Jython isssue with if __name__ == '__main__':

Dear Forum,
me and my users are currently facing a big problem with python scripts.
After some updates the if name == ‘main’: part of the script is no more executed.

from ij import IJ

#__name__ == '__main__'

def run_script():
    IJ.log("script executed")
# If a Jython script is run, the variable __name__ contains the string '__main__'.
# If a script is loaded as module, __name__ has a different value.
if __name__ == '__main__':

IJ.log("not in run script function")

this example logs out only “not in run script function” whetere I run it from script editor or put it in the plugins folder and launch from fiji plugins menu.

What happens? Have I to add some update sites that could fix that?

My computer is a:
OX X Version 10.9.5 with Java 8

and Fiji is :
IMageJ 2.0.0-rc-61/1.51n Java 1.8.0_66

Have a nice day,
Emanuele Martini

1 Like

This seems to be a new behavior introduced with recent changes with the scijava scripting framework.

If I run:

print __name__

I get:

Started New_.py at Wed Jun 07 10:14:38 CEST 2017

whereas in previous versions, it would print:


So your immediate workaround would be to change your scripts to something like:

if __name__ in ['__builtin__', '__main__']:

Regardless, the __main__ test you mention is a very common pattern with Python programmers, and I think it would be worth discussing if we can get back to the old behavior to avoid breaking a lot of scripts out there…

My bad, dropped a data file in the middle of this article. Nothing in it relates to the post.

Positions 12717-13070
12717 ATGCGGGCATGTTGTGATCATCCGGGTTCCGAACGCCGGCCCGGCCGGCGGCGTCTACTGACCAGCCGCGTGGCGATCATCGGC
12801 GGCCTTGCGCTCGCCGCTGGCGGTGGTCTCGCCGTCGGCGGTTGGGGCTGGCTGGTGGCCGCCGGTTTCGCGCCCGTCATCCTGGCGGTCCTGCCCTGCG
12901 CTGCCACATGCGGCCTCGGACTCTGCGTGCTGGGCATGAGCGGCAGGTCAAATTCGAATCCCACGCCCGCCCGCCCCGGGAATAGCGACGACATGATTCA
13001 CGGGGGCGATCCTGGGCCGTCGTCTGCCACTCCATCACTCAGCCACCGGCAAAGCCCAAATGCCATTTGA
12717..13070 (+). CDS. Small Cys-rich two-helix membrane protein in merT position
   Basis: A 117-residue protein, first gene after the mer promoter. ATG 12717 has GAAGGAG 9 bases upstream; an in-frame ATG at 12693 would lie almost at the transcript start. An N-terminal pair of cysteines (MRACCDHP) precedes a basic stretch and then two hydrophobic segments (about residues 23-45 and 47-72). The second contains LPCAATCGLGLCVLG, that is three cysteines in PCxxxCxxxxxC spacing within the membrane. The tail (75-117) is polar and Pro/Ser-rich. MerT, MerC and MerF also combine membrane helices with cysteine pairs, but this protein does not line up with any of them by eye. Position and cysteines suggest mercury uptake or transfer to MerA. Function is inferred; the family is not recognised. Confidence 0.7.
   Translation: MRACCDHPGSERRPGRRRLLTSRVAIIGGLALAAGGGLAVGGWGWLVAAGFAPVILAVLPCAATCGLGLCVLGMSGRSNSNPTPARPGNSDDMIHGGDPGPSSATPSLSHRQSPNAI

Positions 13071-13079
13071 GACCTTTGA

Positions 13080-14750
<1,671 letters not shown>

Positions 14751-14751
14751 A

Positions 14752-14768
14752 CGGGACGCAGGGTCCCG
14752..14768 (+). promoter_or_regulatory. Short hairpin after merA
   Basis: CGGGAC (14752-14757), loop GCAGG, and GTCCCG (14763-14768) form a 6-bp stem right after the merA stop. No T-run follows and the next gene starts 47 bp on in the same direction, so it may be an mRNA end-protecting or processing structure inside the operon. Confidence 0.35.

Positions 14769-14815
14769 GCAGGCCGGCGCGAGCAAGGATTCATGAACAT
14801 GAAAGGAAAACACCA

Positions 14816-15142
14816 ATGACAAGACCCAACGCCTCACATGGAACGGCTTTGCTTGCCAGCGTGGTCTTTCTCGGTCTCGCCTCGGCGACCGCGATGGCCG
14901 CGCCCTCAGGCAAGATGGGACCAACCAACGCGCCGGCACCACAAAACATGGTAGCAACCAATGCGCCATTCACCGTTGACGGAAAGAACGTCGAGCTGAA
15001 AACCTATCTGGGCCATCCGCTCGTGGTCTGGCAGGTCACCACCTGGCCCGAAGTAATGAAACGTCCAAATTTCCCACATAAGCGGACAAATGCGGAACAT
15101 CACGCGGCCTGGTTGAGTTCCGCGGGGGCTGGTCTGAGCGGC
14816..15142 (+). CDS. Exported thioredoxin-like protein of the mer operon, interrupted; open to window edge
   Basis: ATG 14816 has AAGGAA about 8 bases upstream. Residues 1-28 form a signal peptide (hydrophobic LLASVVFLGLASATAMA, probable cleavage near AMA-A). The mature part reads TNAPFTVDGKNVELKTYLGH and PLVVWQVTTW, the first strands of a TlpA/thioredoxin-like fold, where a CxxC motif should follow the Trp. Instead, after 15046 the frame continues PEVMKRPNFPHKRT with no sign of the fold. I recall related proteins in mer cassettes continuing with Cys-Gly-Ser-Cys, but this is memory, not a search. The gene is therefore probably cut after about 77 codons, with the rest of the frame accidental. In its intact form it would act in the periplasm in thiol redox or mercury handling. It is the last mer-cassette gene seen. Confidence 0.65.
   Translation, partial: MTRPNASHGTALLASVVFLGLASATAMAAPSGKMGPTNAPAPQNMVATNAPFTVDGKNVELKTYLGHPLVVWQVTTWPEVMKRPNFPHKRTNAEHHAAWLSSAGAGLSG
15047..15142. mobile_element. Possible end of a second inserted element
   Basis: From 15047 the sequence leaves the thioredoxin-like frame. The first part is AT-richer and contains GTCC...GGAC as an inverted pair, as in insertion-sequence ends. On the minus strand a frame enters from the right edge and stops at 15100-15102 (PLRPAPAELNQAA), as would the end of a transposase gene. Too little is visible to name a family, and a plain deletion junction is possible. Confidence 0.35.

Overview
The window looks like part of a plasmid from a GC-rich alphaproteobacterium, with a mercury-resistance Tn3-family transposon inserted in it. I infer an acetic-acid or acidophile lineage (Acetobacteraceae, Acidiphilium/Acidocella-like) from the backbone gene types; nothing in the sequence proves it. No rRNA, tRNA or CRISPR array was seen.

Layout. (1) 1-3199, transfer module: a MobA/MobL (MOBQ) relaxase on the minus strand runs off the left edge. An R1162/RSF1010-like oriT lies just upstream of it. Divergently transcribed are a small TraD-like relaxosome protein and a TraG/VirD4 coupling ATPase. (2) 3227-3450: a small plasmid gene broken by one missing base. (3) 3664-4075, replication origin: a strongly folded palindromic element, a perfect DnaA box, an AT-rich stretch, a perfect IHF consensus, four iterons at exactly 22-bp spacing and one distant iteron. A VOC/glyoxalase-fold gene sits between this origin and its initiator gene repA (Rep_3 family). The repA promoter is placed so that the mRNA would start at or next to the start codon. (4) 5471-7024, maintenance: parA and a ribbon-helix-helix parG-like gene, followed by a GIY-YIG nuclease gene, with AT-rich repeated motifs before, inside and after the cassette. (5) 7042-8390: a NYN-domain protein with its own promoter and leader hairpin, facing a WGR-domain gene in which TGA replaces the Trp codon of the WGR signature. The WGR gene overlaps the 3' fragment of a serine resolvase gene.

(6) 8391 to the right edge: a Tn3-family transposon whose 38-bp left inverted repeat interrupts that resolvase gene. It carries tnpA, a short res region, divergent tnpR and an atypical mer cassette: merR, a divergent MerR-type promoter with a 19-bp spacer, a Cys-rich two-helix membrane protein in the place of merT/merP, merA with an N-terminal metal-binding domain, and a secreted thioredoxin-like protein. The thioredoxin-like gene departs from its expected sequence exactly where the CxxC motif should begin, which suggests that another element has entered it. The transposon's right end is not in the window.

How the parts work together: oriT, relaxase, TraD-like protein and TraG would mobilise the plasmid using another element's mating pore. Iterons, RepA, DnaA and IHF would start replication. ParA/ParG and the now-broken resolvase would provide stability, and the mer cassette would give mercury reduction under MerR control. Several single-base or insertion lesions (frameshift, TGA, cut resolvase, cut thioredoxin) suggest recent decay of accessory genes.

@hadim, @ctrueden any comments?


yes I know the reasons about the main part, and yes I agree maybe is better to come back to the old behavior.

Thank you @imagejan

have a nice day
Emanuele Martini

I think we have a regression here but I don’t know where it’s coming…

An easy workaround would be to manually rewrite the Bindings object to set the variable __name__ to __main__. Maybe you see a case where it would not be appropriate? And so how to detect such a situation?

1 Like

I agree this is a bug. The Python documentation states that this idiom is supposed to work, and the Jython documentation agrees. And this particular idiom also appears in the Jython source code 465 times. :wink:

It happened when we transitioned from our own Jython JSR-223 ScriptEngineFactory implementation to the one bundled in Jython since 2.7.x. While that transition fixed some critical bugs, it seems it somehow broke this __name__ behavior.

If you boot up a Jython 2.7.1 interpreter (e.g. via jrun org.python:jython-standalone), and do print __name__, it indeed still says __main__. So there is a discrepancy in how Jython functionality is invoked.

I wish I had more time to dig in to what’s happening under the hood in Jython’s ScriptEngineFactory, but unfortunately I don’t. So for now, I filed scijava/scripting-jython#9 to remember this issue.